Monday, January 10, 2011

Calcutta Diary

This December I went to Calcutta after one and half years. To avoid traffic, the cab driver chose a different route from the airport to go to my home. On the way I encountered the changes that have taken place in the city.

I saw IT complexes, some already made and others under construction. I also saw swanky malls; nowadays you find them everywhere in Calcutta. But as the cab went past Salt Lake – a place which was developed later and remains unlike the rest of the city – the optimistic mood sank. I met old buildings awaiting repair for years, narrow by-lanes, traffic gridlocks, dust and grime and a sea of people.

This part of Calcutta introduced me to another change. Unlike few years ago, when where ever you went you saw red Left posters, now you mostly see green buntings and hoardings of Trinomool Congress (the opponent of Left in West Bengal).

The driver informed me that a political procession was out clogging all important roads of the city, hence the traffic jam.

After reaching home, I read in the newspaper that the strike was called by the Left parties. I thought in other cities ruling parties rarely call strikes that disrupt the normal city life.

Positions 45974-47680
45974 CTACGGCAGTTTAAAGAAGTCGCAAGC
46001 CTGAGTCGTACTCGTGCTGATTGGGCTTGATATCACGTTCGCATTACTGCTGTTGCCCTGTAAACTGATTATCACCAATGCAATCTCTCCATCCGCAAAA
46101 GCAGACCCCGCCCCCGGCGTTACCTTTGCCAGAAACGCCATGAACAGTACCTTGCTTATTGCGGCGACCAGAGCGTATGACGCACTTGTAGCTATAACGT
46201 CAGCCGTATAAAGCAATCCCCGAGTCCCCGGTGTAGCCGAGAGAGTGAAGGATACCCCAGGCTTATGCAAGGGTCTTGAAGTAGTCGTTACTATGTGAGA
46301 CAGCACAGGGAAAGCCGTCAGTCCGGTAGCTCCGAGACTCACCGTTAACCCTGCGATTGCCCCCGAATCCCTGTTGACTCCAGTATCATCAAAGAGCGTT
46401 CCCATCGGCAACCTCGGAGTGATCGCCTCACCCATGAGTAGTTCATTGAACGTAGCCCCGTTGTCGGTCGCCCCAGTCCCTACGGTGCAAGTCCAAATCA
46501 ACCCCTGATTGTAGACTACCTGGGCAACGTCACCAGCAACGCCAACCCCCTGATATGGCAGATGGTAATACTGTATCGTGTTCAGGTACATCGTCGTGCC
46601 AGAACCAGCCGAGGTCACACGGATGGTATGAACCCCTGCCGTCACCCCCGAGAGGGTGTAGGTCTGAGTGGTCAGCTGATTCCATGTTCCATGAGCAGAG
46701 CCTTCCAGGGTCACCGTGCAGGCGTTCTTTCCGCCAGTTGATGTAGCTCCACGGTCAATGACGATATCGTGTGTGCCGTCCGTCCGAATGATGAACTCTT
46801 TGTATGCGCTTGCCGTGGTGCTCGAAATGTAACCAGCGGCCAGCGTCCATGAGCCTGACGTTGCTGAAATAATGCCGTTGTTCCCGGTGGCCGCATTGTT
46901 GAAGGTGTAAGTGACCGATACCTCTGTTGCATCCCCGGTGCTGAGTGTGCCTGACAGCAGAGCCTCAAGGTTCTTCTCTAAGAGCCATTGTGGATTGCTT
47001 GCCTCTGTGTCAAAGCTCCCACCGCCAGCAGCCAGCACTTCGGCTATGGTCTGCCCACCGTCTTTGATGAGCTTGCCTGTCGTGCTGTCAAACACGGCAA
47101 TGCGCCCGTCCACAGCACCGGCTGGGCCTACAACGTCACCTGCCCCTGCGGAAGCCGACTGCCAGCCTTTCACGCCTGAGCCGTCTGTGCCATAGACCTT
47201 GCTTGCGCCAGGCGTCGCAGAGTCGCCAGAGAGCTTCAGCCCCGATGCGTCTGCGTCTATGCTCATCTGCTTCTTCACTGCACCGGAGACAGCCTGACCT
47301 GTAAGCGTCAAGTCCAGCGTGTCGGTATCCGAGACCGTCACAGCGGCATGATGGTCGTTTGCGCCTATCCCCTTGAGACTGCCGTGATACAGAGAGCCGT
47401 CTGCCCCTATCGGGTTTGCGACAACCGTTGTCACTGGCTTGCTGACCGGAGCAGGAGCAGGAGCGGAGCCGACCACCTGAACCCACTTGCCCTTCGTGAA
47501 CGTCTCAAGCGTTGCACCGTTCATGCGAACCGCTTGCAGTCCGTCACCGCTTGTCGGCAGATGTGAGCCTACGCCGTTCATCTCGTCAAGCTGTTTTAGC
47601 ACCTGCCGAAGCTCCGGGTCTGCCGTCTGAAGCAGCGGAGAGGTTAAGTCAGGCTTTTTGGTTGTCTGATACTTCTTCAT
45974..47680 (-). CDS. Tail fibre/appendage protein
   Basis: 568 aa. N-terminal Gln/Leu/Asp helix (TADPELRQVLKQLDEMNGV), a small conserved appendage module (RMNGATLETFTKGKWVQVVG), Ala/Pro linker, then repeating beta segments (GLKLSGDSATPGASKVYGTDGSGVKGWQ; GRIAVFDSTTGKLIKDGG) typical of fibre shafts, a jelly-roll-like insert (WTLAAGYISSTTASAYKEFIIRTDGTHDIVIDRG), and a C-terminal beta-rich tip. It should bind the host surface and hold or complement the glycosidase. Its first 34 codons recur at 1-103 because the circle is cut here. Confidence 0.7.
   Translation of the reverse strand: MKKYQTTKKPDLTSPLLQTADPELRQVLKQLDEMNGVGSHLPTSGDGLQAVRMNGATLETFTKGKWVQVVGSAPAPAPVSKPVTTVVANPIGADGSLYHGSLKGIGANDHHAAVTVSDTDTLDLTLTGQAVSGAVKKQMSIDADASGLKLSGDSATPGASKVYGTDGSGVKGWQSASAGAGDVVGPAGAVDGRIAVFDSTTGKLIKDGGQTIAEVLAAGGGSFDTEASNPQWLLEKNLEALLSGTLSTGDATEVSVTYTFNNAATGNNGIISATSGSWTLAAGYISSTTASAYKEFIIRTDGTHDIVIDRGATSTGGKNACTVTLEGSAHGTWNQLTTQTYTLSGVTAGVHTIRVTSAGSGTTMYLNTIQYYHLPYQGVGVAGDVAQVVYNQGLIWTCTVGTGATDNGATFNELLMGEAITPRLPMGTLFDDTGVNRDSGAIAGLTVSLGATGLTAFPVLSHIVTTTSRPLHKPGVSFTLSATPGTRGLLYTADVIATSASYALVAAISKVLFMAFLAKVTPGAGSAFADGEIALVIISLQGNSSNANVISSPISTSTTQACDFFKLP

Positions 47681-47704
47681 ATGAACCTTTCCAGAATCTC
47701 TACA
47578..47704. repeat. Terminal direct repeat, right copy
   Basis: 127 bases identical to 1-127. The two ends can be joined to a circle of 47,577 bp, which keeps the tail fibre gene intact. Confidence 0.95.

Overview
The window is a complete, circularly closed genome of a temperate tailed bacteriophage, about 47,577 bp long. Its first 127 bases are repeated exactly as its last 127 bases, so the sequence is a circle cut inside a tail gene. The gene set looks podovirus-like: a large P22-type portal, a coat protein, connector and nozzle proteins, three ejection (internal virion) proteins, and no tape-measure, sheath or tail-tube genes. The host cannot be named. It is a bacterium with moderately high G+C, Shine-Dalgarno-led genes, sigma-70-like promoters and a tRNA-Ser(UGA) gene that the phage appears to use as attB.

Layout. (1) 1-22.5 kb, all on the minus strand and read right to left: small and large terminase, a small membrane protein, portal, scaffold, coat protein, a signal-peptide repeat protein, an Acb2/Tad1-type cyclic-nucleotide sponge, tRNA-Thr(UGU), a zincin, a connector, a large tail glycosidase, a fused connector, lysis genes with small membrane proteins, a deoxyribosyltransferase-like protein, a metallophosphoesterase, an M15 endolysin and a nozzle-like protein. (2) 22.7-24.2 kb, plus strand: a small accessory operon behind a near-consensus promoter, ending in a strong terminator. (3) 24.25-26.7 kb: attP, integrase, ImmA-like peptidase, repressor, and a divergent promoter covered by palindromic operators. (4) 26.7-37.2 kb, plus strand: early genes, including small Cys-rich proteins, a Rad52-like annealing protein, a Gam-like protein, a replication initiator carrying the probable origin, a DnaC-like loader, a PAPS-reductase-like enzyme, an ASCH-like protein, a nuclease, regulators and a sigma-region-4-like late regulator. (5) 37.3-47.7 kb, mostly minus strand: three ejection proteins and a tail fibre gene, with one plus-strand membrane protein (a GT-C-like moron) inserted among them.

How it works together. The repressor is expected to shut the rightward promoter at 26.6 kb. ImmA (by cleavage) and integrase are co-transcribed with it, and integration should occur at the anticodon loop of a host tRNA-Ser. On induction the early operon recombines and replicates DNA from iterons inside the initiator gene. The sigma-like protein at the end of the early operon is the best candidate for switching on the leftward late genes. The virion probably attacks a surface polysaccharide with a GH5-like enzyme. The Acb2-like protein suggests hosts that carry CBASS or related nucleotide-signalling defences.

After a few days of my stay in Calcutta, my niece got engaged. On the engagement day, I met many family members and friends I had not met in a long time. There were discussions on various topics but the one that got me involved was politics. State assembly elections are nearing in Bengal and I wanted to guage public mood.

There were various views on the decline of Left government in Bengal and while everyone was disappointed with Left, no one seemed to offer an alternative. They seemed upset with the Left but not happy with the prospect of Trinamool coming to power. “So would a coalition of Congress and Trinamool with a Congress CM work?” I asked. Some agreed with me. (But I read later that Congress has a very weak presence in Bengal and many of its leaders are moving to Trinamool Congress.) Later regreted sounding too political.

One of my cousins, who was once a card-holding member of the Left, said in Karnataka people are happy and prosperous in cities while farmers in villages are committing suicide. “Farmers are committing suicide in Andhra Pradesh and not Karnataka,” I retorted. My cousin was a little surprised to see my sharp reaction.

Winter is a season of book fairs in Calcutta. The one held at Maidan is a grand affair visited by noted Bengali writers. Budhadeb Bhattacherjee, the CM who is known for his literary inclinations, visits the fair every year. This time at the fair he said the end of Left in Bengal could be the end of everything. It sounded like the last flickering of a dying lamp.

Few days after the political debate at my niece’s engagement, I tried to figure out why I reacted so sharply to my cousin’s comment about urban Karnataka being happy while the rural Karnataka suffers – and identified the source of my anger: Traditional Leftists have a way of discrediting others’ success to underplay their own failures. But for this reluctance to learn from others, Calcutta could be a different story today.

On my way back to the airport, I saw those IT complexes again and left the city with optimism.